President-elect Rodrigo Duterte is facing mounting criticism over his stance on journalist killings and his catcall to a female reporter during a press conference.
“Kill journalism in this country. Stop journalism in this country, if you are worth your salt. If not, then I will think lowly of you. [That would mean] that you are like cowards,” Duterte told reporters, clarifying later that he meant stop media coverages of him in Davao City.
“I was saying —– do not threaten me. I said I’m ready to lose the presidency, my honor or my life. Just do not f*** with me,” Duterte thundered.
Duterte had earned the ire of media groups for saying that there was justification for killing journalists in the country who took bribes or engaged in corrupt activities.
He was responding to a question on how he would address the issue of journalist killings in the Philippines, which is the second most dangerous in the world during the past 25 years.
The National Union of Journalists of the Philippines (NUJP) said Duterte’s statement was “appalling” and was a signal fire to an “open season to silence the media.”
The group reminded the President-elect of dozens of journalists who were slain in the line of duty for telling the truth.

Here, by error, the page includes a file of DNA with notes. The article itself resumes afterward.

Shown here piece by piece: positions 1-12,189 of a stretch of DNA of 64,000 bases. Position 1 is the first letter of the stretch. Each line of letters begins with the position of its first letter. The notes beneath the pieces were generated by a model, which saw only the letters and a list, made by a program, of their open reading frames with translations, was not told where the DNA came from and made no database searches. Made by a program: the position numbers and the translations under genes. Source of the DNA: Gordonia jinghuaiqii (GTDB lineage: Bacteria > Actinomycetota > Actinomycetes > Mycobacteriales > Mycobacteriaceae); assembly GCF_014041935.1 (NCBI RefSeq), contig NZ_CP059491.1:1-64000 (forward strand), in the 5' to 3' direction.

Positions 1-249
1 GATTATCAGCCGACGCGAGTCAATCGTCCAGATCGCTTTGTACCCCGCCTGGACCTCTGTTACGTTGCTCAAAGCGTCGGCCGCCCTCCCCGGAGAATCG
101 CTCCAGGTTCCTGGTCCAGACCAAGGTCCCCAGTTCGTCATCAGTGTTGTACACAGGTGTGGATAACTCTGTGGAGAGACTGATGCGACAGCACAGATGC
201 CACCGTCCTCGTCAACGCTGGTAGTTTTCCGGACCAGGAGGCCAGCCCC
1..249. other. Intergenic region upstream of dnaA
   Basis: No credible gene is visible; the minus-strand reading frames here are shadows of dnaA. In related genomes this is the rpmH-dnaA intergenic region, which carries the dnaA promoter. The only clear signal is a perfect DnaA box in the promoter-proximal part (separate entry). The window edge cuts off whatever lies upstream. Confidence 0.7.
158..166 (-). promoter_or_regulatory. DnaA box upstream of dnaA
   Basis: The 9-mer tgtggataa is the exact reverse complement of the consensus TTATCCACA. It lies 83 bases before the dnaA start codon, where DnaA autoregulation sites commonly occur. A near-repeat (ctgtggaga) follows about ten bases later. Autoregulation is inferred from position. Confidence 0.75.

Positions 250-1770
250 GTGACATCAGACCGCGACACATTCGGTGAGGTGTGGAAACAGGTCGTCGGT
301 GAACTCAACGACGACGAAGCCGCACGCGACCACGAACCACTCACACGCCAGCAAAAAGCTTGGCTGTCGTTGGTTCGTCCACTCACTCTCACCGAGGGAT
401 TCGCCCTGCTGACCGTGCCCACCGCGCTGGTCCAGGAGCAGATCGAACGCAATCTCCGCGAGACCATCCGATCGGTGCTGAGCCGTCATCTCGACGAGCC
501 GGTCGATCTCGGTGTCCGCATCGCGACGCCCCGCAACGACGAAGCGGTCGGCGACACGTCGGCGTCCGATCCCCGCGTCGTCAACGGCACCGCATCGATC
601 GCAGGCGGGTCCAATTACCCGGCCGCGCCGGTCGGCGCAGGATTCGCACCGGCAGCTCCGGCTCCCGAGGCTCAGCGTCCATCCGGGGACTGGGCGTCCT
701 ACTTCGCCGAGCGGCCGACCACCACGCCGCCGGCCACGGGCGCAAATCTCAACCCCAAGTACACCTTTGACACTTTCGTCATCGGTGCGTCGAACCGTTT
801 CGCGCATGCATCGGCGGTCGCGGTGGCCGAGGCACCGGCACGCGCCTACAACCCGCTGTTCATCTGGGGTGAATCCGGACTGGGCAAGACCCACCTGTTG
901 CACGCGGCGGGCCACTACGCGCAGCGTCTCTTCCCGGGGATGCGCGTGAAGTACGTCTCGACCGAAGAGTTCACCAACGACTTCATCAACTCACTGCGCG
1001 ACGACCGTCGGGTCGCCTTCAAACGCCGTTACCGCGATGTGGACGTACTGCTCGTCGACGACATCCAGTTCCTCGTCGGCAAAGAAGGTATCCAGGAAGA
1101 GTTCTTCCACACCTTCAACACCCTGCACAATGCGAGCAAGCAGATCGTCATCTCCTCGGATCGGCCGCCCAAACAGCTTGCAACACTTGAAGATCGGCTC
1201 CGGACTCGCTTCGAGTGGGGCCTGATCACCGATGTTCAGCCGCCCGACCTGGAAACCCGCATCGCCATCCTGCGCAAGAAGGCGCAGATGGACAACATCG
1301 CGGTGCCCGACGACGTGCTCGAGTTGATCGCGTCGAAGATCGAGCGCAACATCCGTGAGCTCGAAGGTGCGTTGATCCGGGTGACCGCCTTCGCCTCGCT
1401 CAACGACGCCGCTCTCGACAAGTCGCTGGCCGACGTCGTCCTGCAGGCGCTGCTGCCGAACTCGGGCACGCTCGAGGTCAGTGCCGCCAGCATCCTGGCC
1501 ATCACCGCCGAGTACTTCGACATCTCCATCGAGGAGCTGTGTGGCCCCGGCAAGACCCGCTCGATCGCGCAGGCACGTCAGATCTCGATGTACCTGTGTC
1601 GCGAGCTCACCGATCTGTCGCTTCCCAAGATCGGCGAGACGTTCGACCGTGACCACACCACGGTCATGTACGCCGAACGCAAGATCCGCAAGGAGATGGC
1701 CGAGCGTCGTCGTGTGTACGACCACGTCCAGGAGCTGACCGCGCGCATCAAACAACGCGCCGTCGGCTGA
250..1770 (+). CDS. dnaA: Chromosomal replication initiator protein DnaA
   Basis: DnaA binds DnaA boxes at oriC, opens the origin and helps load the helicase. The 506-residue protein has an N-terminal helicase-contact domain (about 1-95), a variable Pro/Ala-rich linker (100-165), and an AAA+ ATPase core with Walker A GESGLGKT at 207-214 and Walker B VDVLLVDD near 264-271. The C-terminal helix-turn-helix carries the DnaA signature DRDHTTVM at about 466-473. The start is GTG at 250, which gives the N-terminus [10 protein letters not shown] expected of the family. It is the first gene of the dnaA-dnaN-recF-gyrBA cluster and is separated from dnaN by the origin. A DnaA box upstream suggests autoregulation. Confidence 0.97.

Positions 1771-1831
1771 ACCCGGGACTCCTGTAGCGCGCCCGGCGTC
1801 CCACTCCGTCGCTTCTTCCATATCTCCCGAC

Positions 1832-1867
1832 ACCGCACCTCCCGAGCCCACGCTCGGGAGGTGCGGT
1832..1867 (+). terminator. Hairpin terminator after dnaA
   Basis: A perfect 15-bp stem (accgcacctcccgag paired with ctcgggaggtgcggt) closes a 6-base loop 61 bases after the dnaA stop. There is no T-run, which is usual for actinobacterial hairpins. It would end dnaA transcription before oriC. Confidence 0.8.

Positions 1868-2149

“Let us just cite a few of the more prominent cases — the murders of Edgar Damalerio of Pagadian City, Marlene Esperat of Tacurong City, and Gerry Ortega of Puerto Princesa City, and, of course, the most heinous of all, the Nov. 23, 2009 Ampatuan massacre, of which 32 of the 58 victims were media workers, making it not only the worst case of electoral violence in recent Philippine history but the single deadliest attack on journalists ever,” the NUJP said.
Reacting to the brewing firestorm against the President-elect, spokesperson Peter Lavina said Duterte’s statement was taken out of context by the media.
Duterte is also on the hot seat for catcalling GMA 7 reporter Mariz Umali on Tuesday night, drawing criticisms from journalists and women’s rights groups.
The President-elect reportedly interrupted a question from Umali with wolf whistling and a short serenade, an act described by Umali’s husband and reporter Raffy Tima as “wrong in so many levels.”
But Duterte defended his action. “Whistling is not a sexual thing… You can’t stop me, that’s my freedom of expression
Duterte’s spokesperson Salvador Panelo said the catcall to Umali was a form of compliment.
Asked for her comment on the issue, Umali said she is not expecting an apology from Duterte.
“It may have been improper from a President-elect. But, of course, we will continue to do our job. We are not expecting any apology from him personally,” Umali said.